Bad Integration: Keats describes the Grecian urn as follows: "Thou still unravish'd bride of quietness; Thou foster child of silence and slow time; Sylvan historian who canst express; The flowery tale more sweetly than can rhyme."
Good Integration: Keats begins by personifying the urn in terms of human innocence, as an "unravish'd bride" and a "foster child of silence and slow time".
|Building Your Argument Part Three: Strategy|
Click here for an introduction to critical thinking that will help you (1) analyze what you read and (2) write persuasive papers.
Now that you've done some good analysis within your paragraphs, it's necessary to examine how they fit in to the goal of your overall paper.
Avoid Chronology - When looking at your paper as a whole, it is much better for your paragraphs to relate according to a process of thought, rather than of chronology. If it seems as though your paragraphs are divided according to the order of your source (In other words, "first this happens," then "this happens," then "and finally . . .”), there's a good chance you're lapsing into plot summary.
Ordering according to thought process - Here's where your highlighting becomes useful again. Follow each of the ideas you developed throughout the text individually. If you highlighted in different colors, make all your pink highlights one section, your blue highlights another, and your yellow ones a third. In this manner your writing flows in an ordered progression, but according to the development of an argument, rather than recapitulation of the text.
Make your paragraphs build off of each other - It's best to try to arrange your paper in a manner that grows increasingly more specific. In subsequent paragraphs, try to refer back to what you mentioned in previous ones, and explain how your current subject extends or re-examines it in a new light.
Transitions - In order to give your paper unity and flow, it's important to always make smooth transitions between paragraphs. Consider the relationship between the two paragraphs, and use it as a way of moving from one to the other. You might address a similarity in argument, by saying "In a similar manner . . .", "This argument may be allied to "subject B" in terms of . . .", "Likewise . . .", or "The idea of X recurs again with respect to . . ." To express a dissimilarity, you might use "In contrast . . .", "On the other hand . . .", or "Nevertheless".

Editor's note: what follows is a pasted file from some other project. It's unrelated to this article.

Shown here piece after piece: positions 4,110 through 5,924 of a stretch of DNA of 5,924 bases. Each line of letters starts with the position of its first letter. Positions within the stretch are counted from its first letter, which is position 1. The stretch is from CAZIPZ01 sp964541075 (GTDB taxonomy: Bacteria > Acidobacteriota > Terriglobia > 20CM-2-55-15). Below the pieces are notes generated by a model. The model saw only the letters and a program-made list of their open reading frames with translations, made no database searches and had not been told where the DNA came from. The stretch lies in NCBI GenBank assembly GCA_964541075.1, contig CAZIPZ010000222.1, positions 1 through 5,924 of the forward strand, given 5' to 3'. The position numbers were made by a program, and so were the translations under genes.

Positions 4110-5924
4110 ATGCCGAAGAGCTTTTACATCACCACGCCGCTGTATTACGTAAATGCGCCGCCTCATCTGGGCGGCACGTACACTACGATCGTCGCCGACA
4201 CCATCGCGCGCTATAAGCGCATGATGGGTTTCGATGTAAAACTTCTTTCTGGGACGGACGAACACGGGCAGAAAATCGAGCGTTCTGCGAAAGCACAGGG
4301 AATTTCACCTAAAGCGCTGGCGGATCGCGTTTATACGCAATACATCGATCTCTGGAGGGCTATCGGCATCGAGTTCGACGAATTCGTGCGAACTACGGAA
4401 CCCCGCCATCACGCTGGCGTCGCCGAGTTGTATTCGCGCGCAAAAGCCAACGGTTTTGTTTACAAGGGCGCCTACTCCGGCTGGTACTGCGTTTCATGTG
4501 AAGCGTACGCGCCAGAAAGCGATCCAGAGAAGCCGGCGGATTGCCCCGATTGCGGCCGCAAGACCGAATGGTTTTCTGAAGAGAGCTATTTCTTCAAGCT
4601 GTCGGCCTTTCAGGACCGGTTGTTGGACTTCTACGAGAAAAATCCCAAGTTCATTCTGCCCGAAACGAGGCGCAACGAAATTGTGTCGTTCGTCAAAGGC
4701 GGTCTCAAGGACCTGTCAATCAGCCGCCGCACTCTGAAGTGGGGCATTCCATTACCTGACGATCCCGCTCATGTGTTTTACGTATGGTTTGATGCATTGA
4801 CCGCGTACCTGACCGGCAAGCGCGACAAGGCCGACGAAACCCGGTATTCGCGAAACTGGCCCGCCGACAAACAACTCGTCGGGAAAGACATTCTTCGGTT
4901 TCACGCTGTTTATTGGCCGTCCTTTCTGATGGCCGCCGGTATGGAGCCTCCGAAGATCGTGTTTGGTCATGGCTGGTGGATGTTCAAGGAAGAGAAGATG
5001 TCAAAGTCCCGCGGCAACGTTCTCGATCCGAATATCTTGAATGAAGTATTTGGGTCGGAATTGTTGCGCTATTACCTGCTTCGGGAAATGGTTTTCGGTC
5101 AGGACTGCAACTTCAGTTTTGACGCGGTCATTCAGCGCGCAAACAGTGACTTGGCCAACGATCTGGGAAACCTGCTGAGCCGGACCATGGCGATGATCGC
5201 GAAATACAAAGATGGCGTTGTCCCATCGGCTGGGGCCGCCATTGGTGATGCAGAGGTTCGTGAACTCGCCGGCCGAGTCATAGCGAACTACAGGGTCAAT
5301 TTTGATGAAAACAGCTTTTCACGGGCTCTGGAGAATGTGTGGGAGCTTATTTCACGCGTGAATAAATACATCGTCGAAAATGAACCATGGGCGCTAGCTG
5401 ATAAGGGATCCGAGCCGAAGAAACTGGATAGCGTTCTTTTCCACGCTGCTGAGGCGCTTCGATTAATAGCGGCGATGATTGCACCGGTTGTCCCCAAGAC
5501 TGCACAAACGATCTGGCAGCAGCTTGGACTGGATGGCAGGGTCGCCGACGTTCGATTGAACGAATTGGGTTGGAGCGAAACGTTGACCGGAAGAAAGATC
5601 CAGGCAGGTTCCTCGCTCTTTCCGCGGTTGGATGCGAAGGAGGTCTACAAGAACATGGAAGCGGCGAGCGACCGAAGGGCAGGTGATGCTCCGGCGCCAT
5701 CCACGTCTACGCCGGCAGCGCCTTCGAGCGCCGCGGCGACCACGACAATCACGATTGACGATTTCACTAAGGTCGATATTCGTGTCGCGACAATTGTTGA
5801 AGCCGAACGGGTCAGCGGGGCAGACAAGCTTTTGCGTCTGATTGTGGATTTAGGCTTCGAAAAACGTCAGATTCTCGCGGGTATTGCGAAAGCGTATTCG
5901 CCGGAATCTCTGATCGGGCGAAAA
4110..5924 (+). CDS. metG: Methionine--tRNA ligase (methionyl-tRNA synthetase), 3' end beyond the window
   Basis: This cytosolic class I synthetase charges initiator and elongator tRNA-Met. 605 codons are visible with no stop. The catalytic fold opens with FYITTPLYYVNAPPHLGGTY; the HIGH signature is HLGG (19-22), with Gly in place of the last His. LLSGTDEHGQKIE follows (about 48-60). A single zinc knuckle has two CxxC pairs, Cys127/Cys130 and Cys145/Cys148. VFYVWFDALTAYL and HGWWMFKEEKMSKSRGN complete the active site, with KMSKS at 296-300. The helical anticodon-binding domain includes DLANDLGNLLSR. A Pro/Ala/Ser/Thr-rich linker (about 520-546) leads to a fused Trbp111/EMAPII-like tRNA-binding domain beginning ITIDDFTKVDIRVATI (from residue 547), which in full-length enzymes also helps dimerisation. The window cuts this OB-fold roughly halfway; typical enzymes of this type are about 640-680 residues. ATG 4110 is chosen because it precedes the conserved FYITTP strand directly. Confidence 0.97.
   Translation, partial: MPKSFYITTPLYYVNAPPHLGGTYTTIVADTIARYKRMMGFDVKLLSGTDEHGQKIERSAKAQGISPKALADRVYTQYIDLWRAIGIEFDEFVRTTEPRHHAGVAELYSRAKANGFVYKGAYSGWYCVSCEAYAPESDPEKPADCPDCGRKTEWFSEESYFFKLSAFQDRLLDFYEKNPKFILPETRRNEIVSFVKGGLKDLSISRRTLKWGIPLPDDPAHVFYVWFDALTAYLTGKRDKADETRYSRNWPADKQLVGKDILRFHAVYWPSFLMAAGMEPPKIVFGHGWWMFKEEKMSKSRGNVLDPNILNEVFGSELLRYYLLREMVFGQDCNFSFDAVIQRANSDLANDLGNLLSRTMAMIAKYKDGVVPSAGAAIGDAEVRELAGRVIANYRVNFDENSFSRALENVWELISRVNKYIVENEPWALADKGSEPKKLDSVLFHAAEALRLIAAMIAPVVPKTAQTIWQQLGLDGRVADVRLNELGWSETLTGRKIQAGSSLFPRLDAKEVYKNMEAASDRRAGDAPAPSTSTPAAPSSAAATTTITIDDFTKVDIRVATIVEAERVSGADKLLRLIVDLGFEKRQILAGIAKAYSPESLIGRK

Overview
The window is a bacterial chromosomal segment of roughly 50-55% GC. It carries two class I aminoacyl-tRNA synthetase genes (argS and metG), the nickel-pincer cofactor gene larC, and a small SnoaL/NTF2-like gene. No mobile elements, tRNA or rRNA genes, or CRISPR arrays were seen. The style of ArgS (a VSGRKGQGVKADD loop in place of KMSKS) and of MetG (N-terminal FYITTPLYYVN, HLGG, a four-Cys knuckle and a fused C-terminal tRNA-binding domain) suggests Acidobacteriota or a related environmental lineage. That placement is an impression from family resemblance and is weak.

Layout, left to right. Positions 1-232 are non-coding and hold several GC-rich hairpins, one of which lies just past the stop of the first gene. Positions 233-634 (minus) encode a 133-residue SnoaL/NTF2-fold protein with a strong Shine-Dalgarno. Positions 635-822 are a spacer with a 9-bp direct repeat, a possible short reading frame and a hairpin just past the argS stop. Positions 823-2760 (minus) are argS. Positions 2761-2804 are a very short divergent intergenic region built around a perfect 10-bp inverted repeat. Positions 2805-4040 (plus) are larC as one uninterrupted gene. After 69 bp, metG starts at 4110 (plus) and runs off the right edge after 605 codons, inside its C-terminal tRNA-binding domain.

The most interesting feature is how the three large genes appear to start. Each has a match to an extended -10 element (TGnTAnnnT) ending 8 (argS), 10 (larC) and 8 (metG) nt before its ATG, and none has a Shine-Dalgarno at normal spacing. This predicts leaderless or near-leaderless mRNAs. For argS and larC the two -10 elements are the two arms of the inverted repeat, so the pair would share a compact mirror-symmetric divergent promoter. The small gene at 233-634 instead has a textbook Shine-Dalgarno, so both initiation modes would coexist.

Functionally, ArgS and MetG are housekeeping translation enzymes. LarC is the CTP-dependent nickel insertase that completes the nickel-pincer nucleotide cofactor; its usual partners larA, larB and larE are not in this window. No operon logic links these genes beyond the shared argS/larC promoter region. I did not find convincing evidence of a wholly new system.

|Issues of General Structure|
Before putting pen to paper (or finger to keyboard) it will make your job much easier to have an idea in mind of exactly how your paper is going to be framed.
"Discuss” and "Analyze” prompts
If you're writing on a pre-assigned topic, its nature will likely affect the way in which your paper is structured.
If you're asked to "discuss" or "analyze" something (for example, "Discuss the effects of the Enlightenment on the French Revolution), it means you need to treat a specific aspect of a broad topic. It is important, in these cases, to stick to the specific focus of the prompt: don't talk about the Enlightenment itself or other aspects of the French Revolution. You must confine your paper solely to the specific relationship between the two.
When thinking about your structure, then, it's best to come up with the general areas you'd like to discuss (this will largely be determined by the amount of space you have), and to divide your paper mentally between those.
The Comparative Analysis
Very often you'll be asked to compare two pieces of literature, and there are several ways in which to effectively set up this sort of essay.
The first thing to remember (which will be explored more extensively in the thesis section) is that your paper cannot just compare the two pieces in general, exhaustively mentioning all similarities and differences with no specific argument.